4. Mix gently by pipetting.
  5. Incubate tube at appropriate temperature (usually 37 °C) for 1 hour. Always follow the manufacturer’s instructions.
  6. Pro-Tip Icon
    *Pro-Tip* Depending on the application and the amount of DNA in the reaction, incubation time can range from 45 mins to overnight. For diagnostic digests, 1-2 hours is often sufficient. For digests with >1 µg of DNA used for cloning, it is recommended that you digest for at least 4 hours.
    Pro-Tip Icon
    *Pro-Tip* If you will be using the digested DNA for another application (such as a digestion with another enzyme in a different buffer), but will not be gel purifying it, you may need to inactivate the enzyme(s) following the digestion reaction. This may involve incubating the reaction at 70 °C for 15 mins, or purifying the DNA via a purification kit, such as a QIAGEN DNA cleanup kit. See the enzyme manufacturer's instructions for more details.
  7. To visualize the results of your digest, conduct gel electrophoresis.

Tips and FAQ

  • Restriction enzymes MUST be placed in an ice bucket immediately after removal from the -20 °C freezer because heat can cause the enzymes to denature and lose their function.

  • If you are having difficulty finding an enzyme that cuts your vector's multiple cloning site (MCS), but does not cut your insert, you could try using two different enzymes that have compatible sticky ends. See NEB's compatible cohesive ends chart.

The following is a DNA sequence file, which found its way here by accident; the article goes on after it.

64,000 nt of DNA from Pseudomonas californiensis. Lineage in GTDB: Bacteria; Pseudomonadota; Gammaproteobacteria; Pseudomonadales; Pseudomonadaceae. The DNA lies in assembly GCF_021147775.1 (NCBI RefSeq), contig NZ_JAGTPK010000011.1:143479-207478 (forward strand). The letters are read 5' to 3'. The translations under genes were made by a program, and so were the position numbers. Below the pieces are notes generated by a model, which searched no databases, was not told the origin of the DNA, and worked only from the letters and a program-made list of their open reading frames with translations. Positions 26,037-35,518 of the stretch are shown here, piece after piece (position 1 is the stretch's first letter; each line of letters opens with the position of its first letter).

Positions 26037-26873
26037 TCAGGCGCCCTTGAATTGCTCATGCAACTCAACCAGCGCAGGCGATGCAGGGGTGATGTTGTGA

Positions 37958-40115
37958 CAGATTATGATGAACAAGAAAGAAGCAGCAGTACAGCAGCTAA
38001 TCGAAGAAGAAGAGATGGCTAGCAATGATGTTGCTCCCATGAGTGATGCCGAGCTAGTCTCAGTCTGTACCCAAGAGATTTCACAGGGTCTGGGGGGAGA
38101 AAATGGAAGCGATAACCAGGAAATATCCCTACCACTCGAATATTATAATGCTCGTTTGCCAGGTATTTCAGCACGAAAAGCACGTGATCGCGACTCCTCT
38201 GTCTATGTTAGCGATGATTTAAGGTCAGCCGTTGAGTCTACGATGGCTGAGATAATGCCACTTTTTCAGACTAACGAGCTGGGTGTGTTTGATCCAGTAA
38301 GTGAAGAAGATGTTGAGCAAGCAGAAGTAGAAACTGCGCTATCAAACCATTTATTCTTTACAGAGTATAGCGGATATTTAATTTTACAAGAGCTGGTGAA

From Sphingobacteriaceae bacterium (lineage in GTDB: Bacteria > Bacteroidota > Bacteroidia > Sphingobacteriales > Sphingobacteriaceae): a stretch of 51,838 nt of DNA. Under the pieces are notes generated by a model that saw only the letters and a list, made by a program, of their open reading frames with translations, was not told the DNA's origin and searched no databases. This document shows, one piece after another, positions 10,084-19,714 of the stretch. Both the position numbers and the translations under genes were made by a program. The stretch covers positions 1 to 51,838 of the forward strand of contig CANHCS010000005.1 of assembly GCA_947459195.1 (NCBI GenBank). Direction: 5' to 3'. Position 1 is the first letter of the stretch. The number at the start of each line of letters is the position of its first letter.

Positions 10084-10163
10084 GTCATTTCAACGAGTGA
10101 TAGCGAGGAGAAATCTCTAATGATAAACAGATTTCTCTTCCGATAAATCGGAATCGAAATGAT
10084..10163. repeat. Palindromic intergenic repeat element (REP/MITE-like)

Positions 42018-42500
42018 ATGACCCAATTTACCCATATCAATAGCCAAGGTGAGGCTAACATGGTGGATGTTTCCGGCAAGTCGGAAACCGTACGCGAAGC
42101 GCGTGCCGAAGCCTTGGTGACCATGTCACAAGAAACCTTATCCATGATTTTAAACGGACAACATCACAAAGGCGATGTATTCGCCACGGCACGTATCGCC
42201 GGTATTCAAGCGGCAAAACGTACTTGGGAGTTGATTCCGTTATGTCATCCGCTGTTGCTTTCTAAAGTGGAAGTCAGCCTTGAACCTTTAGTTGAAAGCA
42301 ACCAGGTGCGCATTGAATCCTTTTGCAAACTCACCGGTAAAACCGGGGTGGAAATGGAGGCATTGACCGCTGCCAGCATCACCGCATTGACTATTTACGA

• If you cannot find compatible sticky ends, you will need to fill in the overhangs and conduct a blunt end ligation. Use T4 DNA Polymerase or Klenow DNA Polymerase I for 3′ overhang removal and 5′ overhang fill-in.

  • If you are using blunt ends or a single enzyme to cut the vector, you will need to use a phosphatase to prevent re-circularization of the vector if you are cloning in an insert. CIP (calf alkaline phosphatase) or SAP (shrimp alkaline phosphatase) are commonly used. Follow the manufacturer’s instructions.

  • If your enzyme did not cut, check to make sure that it isn't methylation sensitive. Plasmids grown in Dam or Dcm methylase positive strains will be resistant to cleavage at certain restriction sites. See NEB's table of methylation sensitive restriction sites.

  • Sometimes enzymes cut sequences which are similar, but not identical, to their recognition sites. This is due to "Star Activity" and can happen for a variety of reasons, including high glycerol concentration. Learn more at NEB's website about star activity.

  • If you are digesting a large number of plasmids with the same enzyme(s) (for instance, in a diagnostic digest), you can create a "Master Mix" consisting of all of the reaction components except for the DNA. Aliquot your DNA into individual tubes and then add the appropriate amount of Master Mix to each tube. This will save you time and ensure consistency across the reactions.